South Africa’s central bank is poised to prolong its most aggressive interest-rate hiking cycle in at least two decades on Thursday, underlining its commitment to tame stubbornly high inflation even as the economy flirts with recession.
The median of 19 estimates in a Bloomberg survey of economists is for a 75-basis point increase, with expectations ranging from 50 to 100 basis points.
The vote-split prediction leans toward three members of the monetary policy committee backing a three-quarter point move, with two panelists preferring a half-percentage point hike.
Forward-rate agreements starting in one month, used to speculate on borrowing costs, climbed to show traders are now pricing fully pricing in at least 50 basis points of tightening this week.
That’s after headline and core inflation, which excludes the prices of food, non-alcoholic drinks, fuel and electricity, accelerated in October.
“If headline and core are upside surprises, it suggests that you’ve just got more inflation persistence,” said Gina Schoeman, an economist at Citibank South Africa.
The South African Reserve Bank will now be even more concerned about the second-round effects of inflation, she said.
The central bank officially targets price growth in a band of 3% to 6% though its monetary policy committee prefers to anchor expectations close to the midpoint of that range.
Uprise risks to the outlook, heightened uncertainty and domestic price pressures mean policymakers may still need to raise interest rates to “levels that are consistent with a stable and lower inflation rate,” it said in a monetary policy review in October.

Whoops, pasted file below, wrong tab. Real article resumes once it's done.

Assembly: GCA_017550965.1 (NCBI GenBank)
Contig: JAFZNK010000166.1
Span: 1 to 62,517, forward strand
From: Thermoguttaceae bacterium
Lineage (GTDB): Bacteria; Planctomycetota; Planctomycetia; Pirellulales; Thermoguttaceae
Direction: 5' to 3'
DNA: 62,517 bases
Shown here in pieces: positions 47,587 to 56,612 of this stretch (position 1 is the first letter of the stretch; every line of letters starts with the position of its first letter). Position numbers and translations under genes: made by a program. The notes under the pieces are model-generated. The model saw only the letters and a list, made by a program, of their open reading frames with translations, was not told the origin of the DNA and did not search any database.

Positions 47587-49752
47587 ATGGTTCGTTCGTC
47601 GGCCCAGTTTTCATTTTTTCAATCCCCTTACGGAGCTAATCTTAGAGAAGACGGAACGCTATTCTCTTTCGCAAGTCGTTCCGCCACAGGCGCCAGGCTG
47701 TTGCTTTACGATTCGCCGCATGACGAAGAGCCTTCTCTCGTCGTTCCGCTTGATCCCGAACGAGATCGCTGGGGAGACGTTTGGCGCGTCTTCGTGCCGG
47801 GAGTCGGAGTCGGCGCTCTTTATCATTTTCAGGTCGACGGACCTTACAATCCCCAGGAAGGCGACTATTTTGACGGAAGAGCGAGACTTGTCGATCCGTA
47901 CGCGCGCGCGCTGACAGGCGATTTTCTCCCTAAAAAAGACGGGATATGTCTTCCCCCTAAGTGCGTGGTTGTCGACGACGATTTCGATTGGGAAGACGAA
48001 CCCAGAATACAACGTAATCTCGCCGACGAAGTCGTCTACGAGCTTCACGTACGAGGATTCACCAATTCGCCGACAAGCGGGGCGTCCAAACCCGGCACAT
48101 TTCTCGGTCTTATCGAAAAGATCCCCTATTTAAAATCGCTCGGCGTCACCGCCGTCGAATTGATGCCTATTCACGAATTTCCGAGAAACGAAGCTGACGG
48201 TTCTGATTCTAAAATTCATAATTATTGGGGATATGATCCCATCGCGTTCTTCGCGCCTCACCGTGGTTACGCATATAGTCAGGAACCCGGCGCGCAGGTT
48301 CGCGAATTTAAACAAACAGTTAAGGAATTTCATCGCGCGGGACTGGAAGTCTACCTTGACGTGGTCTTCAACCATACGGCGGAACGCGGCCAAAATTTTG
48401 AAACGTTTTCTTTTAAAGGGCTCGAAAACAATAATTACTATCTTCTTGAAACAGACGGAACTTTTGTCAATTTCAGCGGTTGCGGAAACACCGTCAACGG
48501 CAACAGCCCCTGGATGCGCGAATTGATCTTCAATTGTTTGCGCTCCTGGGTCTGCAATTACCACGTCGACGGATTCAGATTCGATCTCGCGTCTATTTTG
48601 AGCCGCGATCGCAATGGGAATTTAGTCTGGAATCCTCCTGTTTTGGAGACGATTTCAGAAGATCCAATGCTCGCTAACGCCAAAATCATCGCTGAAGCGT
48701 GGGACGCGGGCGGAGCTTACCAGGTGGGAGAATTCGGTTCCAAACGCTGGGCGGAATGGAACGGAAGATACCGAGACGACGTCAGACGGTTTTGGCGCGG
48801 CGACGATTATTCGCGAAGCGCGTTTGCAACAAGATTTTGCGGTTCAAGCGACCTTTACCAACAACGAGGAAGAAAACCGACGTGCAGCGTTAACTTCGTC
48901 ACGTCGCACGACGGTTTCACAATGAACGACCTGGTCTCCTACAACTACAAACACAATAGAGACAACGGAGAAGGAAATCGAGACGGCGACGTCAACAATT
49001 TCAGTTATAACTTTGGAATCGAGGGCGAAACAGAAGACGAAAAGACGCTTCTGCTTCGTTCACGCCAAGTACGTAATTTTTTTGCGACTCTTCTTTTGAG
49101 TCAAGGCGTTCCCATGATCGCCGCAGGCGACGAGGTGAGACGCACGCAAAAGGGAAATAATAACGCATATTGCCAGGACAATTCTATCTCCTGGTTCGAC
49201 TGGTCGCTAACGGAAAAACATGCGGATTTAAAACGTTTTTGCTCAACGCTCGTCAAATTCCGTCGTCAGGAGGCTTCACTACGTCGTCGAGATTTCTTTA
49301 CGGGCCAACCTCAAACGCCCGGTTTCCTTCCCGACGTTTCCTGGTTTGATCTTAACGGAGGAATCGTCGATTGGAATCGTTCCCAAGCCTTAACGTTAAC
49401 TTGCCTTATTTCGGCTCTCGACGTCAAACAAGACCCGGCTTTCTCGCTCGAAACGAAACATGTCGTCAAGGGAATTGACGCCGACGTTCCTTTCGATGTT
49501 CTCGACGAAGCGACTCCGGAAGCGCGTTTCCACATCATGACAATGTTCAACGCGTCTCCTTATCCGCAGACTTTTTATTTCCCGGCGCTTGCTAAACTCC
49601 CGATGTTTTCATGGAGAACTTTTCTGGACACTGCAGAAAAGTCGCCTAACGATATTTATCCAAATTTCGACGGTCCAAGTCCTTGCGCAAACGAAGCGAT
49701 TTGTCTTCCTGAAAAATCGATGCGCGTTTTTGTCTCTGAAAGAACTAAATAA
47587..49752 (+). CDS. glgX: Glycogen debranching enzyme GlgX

Breakeven rates, which signal expectations for inflation, have plunged, though, with the five-year gauge at 5.27% – close to the lowest level since February.
An increase of 75 basis points would take the benchmark rate to 7% – a level last seen more than five years ago when the MPC was trying to guide inflation back below the 6% ceiling of its target band.
Another upward move will narrow the real interest rate, potentially making local assets more attractive to foreign investors.
Complicating the calculus for Governor Lesetja Kganyago are concerns about economic growth – there’s a chance the economy may have slipped into recession in the third quarter – and the worsening global prospects. South Africa’s record power outages this year have added to domestic risks.
Given the recent shift toward less aggressive rate hikes among some central banks, Kganyago’s speech will be watched for signals that the Reserve Bank may be close to slowing the pace of its increases or even pausing the cycle.
The bank is likely to strike a cautious tone and won’t commit to a pivot until it’s confident inflation will return to the 4.5% target midpoint in its forecast horizon, Jeffrey Schultz, chief economist for Middle East and Africa at BNP Paribas, said in a note. The MPC’s published projections currently run through 2024.
“We expect the Reserve Bank to remain firmly in risk-management mode, intent on building buffers for an ever-uncertain global and domestic economic outlook,” he said.
The bank has front-loaded rate hikes in its fight against inflation, with the benchmark already close to the 6.36% level that its model projects it should be at the end of next year. Kganyago has repeatedly said the model is a broad policy guideline.
The decision will be announced during a televised briefing that starts at 3 p.m. local time. Kganyago will also give the voting breakdown and updates of the MPC’s outlook, including for inflation, rates and economic growth.